According to Mobvoi, the TicWatch Pro 3 is one of the first watches to use the Snapdragon Wear 4100 processor, which is meant to deliver higher performance than older smartwatches. The TicWatch Pro 3 delivers on that front - there is no lag when switching screens or scrolling through menus, the watch picks up a GPS signal in seconds, and the watch battery doesn’t need to be charged every day.
TicWatch Pro 3: Battery Life
According to Mobvoi, one of the other benefits of the Snapdragon 4100 chipset—as well as the TicWatch’s dual displays—is that the TicWatch Pro 3 will last up to 72 hours on a single charge in Smart Mode. In my experience, the watch lasted nearly two days on a full charge. That included two workouts that were a total of two-and-a-half hours, using GPS; an hour-long run drained the battery from 26% to 20%. That’s on a par with the Galaxy Watch Active 2 and better than the Apple Watch, which requires a recharge every day.
The TicWatch Pro 3 also comes with an Essential Mode, in which the device can go for up to 45 days without needing a charge. In Essential Mode, the watch will track time and date, heart rate, sleep, and steps, but all other features are turned off. You can set the watch to automatically enter Essential Mode when the battery level hits 5%, which will give you access to basic functionality until you can get to your charger.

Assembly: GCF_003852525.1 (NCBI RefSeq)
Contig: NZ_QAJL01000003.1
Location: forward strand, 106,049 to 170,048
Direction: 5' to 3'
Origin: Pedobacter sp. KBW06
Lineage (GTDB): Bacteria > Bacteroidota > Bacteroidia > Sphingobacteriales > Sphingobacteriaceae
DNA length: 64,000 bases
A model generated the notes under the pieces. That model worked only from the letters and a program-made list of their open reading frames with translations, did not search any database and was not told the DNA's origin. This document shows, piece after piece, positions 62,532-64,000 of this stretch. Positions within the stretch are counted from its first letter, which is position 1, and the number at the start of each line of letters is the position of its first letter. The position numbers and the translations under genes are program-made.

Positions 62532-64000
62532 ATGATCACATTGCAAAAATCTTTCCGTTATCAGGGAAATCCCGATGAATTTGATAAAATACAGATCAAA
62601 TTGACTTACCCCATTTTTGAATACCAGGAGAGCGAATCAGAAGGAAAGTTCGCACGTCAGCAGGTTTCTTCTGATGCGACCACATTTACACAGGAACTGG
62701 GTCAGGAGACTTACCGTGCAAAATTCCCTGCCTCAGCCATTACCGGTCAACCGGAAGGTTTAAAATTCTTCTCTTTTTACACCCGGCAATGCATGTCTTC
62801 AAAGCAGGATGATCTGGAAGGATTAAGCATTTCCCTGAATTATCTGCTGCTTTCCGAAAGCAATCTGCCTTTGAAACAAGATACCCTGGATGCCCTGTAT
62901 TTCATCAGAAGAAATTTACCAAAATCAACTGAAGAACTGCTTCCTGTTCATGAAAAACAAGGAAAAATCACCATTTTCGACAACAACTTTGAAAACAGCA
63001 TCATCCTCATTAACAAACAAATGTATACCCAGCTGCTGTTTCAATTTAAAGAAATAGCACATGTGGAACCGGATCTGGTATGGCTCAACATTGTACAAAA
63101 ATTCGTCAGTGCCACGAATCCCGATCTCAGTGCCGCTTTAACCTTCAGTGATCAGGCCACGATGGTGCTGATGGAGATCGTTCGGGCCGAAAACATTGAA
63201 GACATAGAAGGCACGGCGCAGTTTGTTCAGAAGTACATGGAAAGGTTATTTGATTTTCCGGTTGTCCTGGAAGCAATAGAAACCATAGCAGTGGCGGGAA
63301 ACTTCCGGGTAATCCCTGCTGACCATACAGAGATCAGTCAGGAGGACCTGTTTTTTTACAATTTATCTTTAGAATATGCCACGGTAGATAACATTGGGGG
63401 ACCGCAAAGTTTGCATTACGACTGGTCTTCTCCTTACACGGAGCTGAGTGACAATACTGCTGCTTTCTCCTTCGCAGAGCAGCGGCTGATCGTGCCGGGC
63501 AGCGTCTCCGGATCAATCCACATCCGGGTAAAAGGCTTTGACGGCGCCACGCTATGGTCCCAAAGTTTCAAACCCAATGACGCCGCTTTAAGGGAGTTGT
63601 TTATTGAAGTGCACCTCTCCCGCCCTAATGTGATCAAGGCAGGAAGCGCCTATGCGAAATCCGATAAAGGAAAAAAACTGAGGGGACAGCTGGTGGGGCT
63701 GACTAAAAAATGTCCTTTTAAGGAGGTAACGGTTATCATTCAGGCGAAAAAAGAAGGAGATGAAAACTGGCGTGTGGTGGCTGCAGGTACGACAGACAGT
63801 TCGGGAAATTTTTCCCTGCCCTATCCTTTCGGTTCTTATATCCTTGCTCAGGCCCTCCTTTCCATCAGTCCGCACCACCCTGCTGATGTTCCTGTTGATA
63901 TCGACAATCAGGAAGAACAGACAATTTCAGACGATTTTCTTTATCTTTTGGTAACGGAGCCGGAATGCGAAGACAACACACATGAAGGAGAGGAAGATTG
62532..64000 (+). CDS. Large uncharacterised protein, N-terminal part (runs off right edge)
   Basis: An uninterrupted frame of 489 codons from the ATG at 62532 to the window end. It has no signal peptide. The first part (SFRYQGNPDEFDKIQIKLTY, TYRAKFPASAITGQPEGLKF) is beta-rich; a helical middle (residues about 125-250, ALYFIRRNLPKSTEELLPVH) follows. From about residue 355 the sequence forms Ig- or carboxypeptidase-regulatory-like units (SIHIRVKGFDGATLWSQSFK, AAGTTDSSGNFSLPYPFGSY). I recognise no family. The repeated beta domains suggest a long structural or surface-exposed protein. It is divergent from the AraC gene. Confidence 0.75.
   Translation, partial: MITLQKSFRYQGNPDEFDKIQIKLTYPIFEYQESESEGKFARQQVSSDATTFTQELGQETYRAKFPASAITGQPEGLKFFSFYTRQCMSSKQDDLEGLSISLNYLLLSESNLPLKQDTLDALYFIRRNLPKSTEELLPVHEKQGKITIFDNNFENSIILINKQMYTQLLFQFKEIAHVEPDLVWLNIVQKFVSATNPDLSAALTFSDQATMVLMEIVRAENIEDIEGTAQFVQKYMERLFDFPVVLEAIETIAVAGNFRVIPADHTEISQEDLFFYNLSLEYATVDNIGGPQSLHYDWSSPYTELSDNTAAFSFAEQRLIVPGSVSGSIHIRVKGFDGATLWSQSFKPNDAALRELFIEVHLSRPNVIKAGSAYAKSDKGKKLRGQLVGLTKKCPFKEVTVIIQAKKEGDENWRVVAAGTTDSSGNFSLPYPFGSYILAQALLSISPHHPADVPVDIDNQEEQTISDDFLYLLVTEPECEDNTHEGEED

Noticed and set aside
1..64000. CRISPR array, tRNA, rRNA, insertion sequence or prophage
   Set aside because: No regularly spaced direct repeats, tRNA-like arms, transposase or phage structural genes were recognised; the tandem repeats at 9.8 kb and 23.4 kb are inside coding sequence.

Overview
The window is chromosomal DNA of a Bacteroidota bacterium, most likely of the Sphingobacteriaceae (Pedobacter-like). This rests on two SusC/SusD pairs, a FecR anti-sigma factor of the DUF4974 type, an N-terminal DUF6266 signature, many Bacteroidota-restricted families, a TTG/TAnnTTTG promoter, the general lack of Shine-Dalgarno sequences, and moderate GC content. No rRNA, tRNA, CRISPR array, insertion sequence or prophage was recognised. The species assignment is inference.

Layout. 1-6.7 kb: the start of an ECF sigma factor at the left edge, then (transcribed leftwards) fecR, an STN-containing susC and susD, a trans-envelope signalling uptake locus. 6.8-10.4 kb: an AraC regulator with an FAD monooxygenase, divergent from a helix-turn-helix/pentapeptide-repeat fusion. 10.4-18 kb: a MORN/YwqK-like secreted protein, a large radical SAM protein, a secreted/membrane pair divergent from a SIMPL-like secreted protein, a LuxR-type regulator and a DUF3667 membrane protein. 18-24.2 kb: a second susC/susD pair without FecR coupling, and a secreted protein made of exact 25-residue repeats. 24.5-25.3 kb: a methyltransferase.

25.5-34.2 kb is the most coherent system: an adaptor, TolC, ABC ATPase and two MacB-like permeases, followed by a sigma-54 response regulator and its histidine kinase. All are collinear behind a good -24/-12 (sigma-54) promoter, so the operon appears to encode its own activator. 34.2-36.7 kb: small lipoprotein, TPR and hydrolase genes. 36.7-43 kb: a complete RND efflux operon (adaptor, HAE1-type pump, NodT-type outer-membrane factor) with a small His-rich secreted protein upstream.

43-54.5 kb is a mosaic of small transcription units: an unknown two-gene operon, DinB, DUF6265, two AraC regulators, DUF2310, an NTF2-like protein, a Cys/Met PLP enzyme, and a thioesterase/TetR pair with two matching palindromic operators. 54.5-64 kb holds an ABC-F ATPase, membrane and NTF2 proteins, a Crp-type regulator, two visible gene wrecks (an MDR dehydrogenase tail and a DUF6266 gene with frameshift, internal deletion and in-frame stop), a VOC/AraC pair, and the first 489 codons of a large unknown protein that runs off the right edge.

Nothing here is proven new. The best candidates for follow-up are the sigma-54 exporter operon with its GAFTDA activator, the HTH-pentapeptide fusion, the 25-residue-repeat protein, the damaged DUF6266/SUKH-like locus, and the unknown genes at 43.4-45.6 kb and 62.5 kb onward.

TicWatch Pro 3: Verdict
The TicWatch Pro 3 does most of what you’d expect from a smartwatch very well, whether it’s giving you a glance of your calendar, providing notifications, or making phone calls. However, some of the features are redundant, with separate apps from Wear OS as well as Mobvoi for a number of health and fitness activities.
If you’re in the market for a stylish smartwatch running Wear OS, then the TicWatch Pro 3 is a viable option. But the watch’s size, weight, and redundant options for activity tracking mean that you may want a Samsung Galaxy Watch Active 2 if you’re in the market for an Android smartwatch built for fitness.
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As a runner I have not been happy with the fitness offerings the watch provides but I have found a solution on Google Play. The app Sporty Go! has been a great addition to the watch. Allowing me to pair an external heart rate monitor and the Stryd foot pod. With the screen set to always on you get real time stats on the watch that are completely customizable. You can also customize the bottom button to do several things like start/stop run, pause/resume run, skip music track etc.
Speaking of music, it's is a disappointing problem but more so on WearOS than Mobvoi.